Water testing is a critical part of fixing the Flint water crisis

water testYou’ve no doubt heard about the terrible events going on in Flint, Michigan for the last three years. If not, the basic overview is that the city of Flint was exposed to very high levels of lead in their water when their drinking water source was switched from the safe water treatment plant in Detroit to the Flint River. The problem with the Flint river is that it is notorious for being dirty and tainted. It’s often a dumping ground for cars, chemicals and even bodies, making it generally unsafe for consumption. After the appropriate safety measures were not taken by the local government, high levels of lead began leaching into the water supply, likely because of the old pipes that made up the system. This caused thousands of residents to become very ill, including many children who are particularly susceptible to the dangers of a tainted water supply.

After repeated water testing, it was found that the contaminated water was found in at least 40% of homes in Flint and the lead rate in children’s blood was all the way up to 5%. There were also numerous outbreaks of Legionnaire’s disease, which was also attributed to the contaminated water supply. The people of Flint, in order to stay safe from the contaminated water, were forced to used bottled water to drink, cook and even to bathe. Many were demanding free water testing on an ongoing basis because they wanted to be kept abreast of the condition of their water.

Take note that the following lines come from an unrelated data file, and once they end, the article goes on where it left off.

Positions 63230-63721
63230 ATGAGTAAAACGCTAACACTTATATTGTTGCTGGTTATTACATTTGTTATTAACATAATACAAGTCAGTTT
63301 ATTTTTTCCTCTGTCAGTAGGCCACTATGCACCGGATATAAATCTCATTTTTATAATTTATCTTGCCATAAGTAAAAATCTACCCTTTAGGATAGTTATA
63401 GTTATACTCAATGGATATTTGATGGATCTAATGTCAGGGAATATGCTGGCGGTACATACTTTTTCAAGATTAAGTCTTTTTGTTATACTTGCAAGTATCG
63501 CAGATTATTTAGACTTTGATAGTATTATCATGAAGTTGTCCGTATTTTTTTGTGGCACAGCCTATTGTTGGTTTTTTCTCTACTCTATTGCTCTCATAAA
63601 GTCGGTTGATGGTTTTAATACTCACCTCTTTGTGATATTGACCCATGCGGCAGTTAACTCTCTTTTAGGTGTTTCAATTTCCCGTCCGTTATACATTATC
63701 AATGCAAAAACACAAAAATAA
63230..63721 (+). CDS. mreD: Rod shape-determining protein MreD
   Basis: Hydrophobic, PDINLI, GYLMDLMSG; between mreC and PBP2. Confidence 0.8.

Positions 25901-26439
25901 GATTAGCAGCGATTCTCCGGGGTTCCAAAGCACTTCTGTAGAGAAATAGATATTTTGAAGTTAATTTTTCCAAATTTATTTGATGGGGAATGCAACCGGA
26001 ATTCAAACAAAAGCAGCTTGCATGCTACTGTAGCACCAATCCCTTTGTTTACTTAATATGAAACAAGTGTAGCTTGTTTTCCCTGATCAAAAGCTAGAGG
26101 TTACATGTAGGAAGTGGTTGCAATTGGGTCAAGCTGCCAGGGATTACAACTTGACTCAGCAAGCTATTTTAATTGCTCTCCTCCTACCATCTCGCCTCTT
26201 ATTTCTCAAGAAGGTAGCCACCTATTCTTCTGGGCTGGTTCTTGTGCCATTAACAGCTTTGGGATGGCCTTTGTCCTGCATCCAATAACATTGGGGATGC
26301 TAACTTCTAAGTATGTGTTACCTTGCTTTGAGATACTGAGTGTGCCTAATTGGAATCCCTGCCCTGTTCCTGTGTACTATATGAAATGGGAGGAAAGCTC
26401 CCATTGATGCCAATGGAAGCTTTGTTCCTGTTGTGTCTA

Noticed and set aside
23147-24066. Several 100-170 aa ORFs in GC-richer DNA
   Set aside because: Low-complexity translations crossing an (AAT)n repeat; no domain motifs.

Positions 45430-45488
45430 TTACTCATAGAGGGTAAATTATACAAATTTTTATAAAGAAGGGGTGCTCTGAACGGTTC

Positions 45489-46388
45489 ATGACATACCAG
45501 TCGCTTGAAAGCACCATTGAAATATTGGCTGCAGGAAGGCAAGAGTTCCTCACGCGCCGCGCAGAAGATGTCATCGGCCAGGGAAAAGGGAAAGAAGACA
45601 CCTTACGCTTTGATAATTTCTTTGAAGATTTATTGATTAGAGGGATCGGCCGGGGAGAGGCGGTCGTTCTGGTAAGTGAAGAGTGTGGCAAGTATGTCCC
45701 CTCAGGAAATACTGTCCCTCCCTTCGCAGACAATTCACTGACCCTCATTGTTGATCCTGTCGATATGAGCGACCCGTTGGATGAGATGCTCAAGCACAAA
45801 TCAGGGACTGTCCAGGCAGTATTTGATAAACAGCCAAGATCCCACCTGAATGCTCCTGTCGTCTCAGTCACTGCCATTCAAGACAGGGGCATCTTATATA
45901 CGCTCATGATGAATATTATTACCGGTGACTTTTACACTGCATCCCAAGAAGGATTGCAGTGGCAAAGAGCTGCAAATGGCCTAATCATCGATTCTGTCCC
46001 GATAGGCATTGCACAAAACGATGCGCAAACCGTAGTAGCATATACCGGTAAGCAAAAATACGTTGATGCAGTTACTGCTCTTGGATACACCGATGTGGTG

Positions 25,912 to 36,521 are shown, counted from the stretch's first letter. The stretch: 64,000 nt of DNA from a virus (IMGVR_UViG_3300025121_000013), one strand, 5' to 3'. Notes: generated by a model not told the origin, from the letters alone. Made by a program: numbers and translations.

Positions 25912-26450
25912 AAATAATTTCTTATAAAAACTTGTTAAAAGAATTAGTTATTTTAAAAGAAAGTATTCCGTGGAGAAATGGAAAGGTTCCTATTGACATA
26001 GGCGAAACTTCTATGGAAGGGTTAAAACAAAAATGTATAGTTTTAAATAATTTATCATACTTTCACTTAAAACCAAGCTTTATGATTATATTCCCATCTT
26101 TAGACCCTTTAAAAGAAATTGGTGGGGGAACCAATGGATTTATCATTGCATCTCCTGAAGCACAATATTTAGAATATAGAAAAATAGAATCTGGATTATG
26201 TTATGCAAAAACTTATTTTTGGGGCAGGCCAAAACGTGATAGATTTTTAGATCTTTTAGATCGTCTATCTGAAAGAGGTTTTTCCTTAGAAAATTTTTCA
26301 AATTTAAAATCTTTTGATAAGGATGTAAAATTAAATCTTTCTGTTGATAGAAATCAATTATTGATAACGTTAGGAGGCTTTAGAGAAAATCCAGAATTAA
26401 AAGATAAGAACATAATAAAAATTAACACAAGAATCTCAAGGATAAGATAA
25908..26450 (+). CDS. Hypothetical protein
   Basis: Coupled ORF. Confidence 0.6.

Today, three years after the initial switch of the drinking water source from the plant to the Flint River, the people of Flint are still suffering with contaminated water. They continue to use bottled water for daily tasks–it has become a reality of everyday life, something that human beings shouldn’t have to deal with.

Former President Barack Obama declared it a federal state of emergency and urged lawmakers and local governments to examine the situation. Numerous lawsuits, many against government officials, were filed and are still backlogged in the courts today. With continuing bad news, the City of Flint, which had been giving out bottled water to residents, is considering ending that program. If that were to happen, a large chunk of a resident’s paycheck would potentially go to purchasing the water they needed to live and do daily activities like bathe, eat, stay hydrated, wash dishes, clothes and more.

One of the reasons that lead levels were able to be determined was because of the microbiological testing that was done to the water. With continued testing, scientists will be able to monitor the water so they can assess what tactics are working or not working to treat the water. Science is an important piece of the puzzle if the local Flint government wants to ensure the water is once again safe for its residents. The residents have been dealing with contaminated water for far too long and want to know immediately when it becomes safe enough for them to use so they can continue living their lives normally.